Neck Muscle Strength Linked to Movement Performance in Duchenne MD Boys

Magdalena Kegel avatar

by Magdalena Kegel |

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Duchenne movement indicator

The strength of neck-flexing muscles not only affects torso movements but also the overall daily performance of children with Duchenne muscular dystrophy (DMD), a study has found.

A key implication is that taking steps to maintain neck muscle strength early in the disease may improve the children’s movements.

The research also suggested that neck muscle strength tests might be used to assess overall physical performance in patients who are still able to walk, without subjecting them to tiring tests.

The study, “Neck flexor muscle strength and its relation with functional performance in Duchenne muscular dystrophy,” was published in the European Journal of Paediatric Neurology.

Neck-flexing muscles are used when the head is tipped forward. Earlier studies have shown that the muscles are crucial for a person who is lying down to be able to sit and stand. Studies have also suggested that lack of strength in these muscles impacts the Duchenne patients’ trunk functions.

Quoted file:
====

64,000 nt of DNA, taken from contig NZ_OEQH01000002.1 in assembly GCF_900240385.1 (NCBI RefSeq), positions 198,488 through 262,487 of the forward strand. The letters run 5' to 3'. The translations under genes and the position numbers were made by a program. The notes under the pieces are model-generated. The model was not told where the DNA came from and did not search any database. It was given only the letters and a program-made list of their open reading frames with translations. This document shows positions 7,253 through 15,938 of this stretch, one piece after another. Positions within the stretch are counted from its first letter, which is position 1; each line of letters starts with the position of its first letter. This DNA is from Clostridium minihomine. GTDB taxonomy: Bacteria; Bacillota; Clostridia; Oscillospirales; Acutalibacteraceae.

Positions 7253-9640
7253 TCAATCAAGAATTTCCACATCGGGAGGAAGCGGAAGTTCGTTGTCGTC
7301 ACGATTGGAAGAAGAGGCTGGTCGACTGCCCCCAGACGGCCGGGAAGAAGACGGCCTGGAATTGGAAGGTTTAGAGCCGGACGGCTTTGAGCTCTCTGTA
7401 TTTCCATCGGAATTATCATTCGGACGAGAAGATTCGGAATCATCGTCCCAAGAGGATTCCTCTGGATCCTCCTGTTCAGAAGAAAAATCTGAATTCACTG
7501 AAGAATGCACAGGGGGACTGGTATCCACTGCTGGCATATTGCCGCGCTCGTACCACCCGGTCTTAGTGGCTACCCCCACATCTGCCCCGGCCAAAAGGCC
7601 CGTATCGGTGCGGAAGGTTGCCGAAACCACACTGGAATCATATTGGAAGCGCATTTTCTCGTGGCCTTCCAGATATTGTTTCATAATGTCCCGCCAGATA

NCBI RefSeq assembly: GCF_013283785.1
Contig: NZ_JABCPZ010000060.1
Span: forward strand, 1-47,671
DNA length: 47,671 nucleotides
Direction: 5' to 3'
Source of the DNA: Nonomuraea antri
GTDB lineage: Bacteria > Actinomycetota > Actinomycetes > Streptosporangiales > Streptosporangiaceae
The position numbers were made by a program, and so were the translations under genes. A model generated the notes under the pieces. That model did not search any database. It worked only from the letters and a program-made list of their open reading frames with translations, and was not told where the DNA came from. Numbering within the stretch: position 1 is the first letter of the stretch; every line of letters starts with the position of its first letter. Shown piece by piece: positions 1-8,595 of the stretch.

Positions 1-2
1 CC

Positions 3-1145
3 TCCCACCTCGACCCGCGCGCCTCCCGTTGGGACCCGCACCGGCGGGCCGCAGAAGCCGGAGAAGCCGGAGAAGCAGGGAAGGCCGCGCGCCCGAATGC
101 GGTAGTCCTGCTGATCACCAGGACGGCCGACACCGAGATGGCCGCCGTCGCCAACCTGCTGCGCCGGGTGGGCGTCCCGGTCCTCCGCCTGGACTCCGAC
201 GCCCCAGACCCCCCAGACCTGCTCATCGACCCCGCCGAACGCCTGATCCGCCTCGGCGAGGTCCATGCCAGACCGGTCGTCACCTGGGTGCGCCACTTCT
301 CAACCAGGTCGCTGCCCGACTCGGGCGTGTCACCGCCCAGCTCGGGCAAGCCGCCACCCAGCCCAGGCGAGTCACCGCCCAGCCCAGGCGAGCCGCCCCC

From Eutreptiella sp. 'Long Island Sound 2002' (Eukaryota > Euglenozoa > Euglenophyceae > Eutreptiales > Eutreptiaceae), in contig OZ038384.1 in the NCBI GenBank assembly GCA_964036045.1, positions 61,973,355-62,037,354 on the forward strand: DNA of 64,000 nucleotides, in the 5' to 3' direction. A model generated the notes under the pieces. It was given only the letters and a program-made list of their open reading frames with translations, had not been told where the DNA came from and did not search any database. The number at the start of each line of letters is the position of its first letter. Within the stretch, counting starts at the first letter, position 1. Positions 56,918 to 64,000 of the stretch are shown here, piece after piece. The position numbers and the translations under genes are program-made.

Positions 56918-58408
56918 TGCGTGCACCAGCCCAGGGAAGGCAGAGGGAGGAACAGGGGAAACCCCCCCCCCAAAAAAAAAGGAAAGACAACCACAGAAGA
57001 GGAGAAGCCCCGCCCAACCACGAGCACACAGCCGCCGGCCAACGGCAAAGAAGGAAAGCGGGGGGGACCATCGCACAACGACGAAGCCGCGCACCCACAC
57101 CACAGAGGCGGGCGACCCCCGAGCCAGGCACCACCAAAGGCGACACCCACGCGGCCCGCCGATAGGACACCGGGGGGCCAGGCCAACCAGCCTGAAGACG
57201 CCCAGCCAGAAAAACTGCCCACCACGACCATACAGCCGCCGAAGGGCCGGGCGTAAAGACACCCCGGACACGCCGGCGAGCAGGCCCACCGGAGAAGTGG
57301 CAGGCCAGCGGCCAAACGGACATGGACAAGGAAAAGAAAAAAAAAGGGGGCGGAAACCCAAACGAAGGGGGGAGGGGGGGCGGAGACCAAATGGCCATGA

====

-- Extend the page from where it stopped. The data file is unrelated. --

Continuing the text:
Researchers at Hacettepe University in Turkey hypothesized that the impact of weak neck muscles might go beyond trunk movements. They recruited 70 boys with DMD to study whether neck muscle strength is linked to patients’ overall physical performance, or daily life function.

The research team divided the boys into two groups, based on neck muscle strength. The average age was 7–8 years in both groups, and there was no difference in how well they could walk.

Patients with better lower neck muscle strength performed worse on the six-minute walk distance test and the North Star Ambulatory Assessment (NSAA), which measures ambulatory capacity in Duchenne patients.

Analyses showed that neck muscle strength and six-minute walk distance were correlated, as were muscle strength and NSAA scores. However, there was little correlation between muscle strength and the time it took the boys to stand up from a prone position.

The findings support the idea that neck-flexing muscles are important for daily life activities, particularly those requiring endurance. In contrast, researchers found that neck muscles had less impact on short-duration movements.

Researchers suggested that measures of neck-flexing muscle strength could be used instead of tiring exams like the six-minute walk test to assess overall physical performance of Duchenne patients.

“Approaches for maintaining the muscular strength of neck flexors from the early stages of the disease are thought to have an effect on functional performance by decreasing compensations and effort in daily activities,” they concluded.